Estimating health expenditure shares from household surveys

Published May 31, 2013, in Bulletin of the World Health Organization (opens in a new window)


Health expenditure share, or the percentage of the household expenditure spent on health care, is an important variable in health financing research. Studies have shown that health expenditure share estimates derived from household expenditure surveys have problems with “reliability, validity, and comparability”. For example, two nationally representative surveys conducted in the Philippines in 2003 reported widely different health expenditure shares – 1.3% and 7.7%. One wonders which of the two estimates is a more accurate reflection of reality.

An extensive literature exists on the sources of bias in surveys. However, few studies have explored how biases affect estimates of out-of-pocket household health expenditure. Lu et al. examined how the number of questions on health expenditure and the recall period of a survey affected estimates of household out-of-pocket payments and catastrophic expenditure on health. Their study analysed data from the World Health Surveys (WHS) for 43 countries and from the Living Standards Measurement Survey (LSMS) for three countries. They found that estimates of health spending were lower when the survey had fewer questions and that the estimates were higher when the recall period was shorter. Heijink et al. conducted an exhaustive review of the evidence surrounding measurement errors in self-reported household expenditure and health expenditure. They also collected 90 household expenditure surveys from the International Household Survey Network (IHSN). Their findings concurred with those of Lu et al.: households reported higher health expenditures when more questions were asked. The authors reported that the influence of the recall period was unclear, but that the mode of data collection, such as a diary versus face-to-face interviews, did affect the estimates. Most of the studies identified by Heijink et al. concluded that diaries yielded lower expenditure; one study showed conflicting results. Heijink et al. also suggested that the questionnaire’s structure affects the results. In some surveys, health expenditure questions are included within the health module, whereas in others they are placed within the household expenditure module.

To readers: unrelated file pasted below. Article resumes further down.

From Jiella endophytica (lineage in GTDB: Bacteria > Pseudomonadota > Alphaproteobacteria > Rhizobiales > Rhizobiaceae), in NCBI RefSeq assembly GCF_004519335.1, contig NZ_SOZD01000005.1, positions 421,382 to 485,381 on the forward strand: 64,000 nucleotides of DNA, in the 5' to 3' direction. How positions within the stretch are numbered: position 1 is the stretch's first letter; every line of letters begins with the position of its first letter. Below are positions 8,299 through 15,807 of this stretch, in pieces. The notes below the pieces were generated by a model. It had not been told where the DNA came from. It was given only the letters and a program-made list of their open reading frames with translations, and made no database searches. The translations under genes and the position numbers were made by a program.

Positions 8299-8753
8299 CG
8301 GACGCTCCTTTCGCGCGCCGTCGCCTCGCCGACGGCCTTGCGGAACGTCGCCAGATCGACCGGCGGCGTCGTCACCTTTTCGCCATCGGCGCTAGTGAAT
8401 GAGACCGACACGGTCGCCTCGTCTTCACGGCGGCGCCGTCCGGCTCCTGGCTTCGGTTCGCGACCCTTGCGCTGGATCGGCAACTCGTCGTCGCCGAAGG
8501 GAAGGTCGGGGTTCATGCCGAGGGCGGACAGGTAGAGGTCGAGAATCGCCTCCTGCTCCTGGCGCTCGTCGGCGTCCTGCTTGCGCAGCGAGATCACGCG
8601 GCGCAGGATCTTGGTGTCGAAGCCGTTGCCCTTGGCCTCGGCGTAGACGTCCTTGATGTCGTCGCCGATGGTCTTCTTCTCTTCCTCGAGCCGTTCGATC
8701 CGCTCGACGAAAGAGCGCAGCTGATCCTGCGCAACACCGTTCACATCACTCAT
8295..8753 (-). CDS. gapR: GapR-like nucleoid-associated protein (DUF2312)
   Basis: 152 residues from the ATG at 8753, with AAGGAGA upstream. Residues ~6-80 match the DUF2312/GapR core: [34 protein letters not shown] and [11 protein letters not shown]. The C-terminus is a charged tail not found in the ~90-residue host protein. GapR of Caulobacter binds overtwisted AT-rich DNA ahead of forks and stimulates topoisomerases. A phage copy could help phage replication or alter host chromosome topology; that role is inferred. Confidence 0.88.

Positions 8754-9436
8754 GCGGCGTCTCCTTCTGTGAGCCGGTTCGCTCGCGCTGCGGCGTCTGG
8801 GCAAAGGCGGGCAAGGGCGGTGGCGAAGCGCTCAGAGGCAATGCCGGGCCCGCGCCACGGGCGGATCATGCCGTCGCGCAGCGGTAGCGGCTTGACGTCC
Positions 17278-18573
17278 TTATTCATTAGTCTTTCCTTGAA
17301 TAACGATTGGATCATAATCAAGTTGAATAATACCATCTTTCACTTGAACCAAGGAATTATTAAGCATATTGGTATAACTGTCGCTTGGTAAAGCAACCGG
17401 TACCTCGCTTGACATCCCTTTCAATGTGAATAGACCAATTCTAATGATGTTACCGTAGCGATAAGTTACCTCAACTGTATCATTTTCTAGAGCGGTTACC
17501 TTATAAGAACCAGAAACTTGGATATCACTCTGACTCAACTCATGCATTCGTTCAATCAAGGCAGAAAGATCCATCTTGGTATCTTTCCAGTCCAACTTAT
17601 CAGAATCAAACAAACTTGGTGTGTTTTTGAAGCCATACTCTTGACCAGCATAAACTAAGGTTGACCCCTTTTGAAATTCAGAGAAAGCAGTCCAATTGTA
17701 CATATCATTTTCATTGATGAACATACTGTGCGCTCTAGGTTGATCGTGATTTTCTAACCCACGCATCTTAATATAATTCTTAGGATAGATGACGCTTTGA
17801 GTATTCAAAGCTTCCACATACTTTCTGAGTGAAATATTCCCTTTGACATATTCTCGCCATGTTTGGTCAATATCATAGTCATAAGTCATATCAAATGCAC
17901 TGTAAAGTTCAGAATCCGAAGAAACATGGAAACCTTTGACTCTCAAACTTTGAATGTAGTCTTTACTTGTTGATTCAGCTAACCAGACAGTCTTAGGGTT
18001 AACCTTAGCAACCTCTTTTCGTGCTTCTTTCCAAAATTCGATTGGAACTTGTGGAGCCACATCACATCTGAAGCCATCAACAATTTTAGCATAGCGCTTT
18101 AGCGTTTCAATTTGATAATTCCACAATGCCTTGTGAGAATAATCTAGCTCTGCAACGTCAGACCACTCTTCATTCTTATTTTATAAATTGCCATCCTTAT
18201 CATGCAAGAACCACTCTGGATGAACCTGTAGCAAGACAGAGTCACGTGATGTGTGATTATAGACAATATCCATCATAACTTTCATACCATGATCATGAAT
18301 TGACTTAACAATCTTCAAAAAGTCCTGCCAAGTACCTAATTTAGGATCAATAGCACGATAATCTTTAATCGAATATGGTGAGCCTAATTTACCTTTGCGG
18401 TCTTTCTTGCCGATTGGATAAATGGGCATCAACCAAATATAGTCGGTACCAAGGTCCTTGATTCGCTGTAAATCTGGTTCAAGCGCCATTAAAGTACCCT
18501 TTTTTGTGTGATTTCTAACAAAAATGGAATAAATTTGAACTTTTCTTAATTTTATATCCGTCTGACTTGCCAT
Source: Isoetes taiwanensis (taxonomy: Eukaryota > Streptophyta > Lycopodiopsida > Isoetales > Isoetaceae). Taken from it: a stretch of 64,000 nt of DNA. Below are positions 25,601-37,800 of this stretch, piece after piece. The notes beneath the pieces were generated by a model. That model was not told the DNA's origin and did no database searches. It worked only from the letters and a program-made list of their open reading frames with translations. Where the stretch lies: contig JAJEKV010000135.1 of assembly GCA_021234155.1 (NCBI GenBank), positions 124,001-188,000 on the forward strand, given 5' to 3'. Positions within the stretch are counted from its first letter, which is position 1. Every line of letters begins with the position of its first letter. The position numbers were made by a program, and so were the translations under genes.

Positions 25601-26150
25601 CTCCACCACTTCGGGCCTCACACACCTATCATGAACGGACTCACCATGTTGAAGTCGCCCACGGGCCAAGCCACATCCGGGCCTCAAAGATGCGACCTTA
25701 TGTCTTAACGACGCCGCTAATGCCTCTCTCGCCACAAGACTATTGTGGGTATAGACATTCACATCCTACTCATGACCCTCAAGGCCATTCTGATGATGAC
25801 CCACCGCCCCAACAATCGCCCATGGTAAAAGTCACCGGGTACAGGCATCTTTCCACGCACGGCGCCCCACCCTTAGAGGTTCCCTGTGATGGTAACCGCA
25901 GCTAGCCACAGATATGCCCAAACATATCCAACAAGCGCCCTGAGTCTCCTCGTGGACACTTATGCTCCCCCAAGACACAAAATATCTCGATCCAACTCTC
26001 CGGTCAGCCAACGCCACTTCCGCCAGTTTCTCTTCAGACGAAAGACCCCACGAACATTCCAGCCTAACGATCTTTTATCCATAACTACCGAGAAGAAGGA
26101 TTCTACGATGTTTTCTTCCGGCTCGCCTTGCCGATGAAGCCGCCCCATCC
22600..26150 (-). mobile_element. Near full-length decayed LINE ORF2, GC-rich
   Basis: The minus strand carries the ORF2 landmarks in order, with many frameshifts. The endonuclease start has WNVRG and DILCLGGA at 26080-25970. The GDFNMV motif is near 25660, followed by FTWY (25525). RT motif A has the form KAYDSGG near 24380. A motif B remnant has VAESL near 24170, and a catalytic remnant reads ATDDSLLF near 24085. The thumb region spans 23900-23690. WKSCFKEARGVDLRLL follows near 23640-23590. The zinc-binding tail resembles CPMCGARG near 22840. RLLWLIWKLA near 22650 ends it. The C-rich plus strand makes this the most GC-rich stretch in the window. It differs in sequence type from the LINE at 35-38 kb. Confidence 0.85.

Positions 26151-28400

As noted, previous studies have identified the direction of the biases inherent in health expenditure share estimates. Our study, however, is the first to quantify the effect of these biases. We analyse multiple surveys per country or territory and show how the estimated share of the household expenditure devoted to health (i.e. health expenditure share) would have varied if survey instruments with different characteristics had been employed. Our contribution makes it possible for analysts to compare health expenditure share estimates across surveys. At the end of the paper we raise some points to be considered when conducting cross-country comparisons of household survey data.

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Lavado RF, Brooks BP, Hanlon M. Estimating health expenditure shares from household surveys. Bulletin of the World Health Organization. 2013 Jul 1: 91(7): 519-524C. doi: 10.2471/BLT.12.115535. Epub 2013 May 31.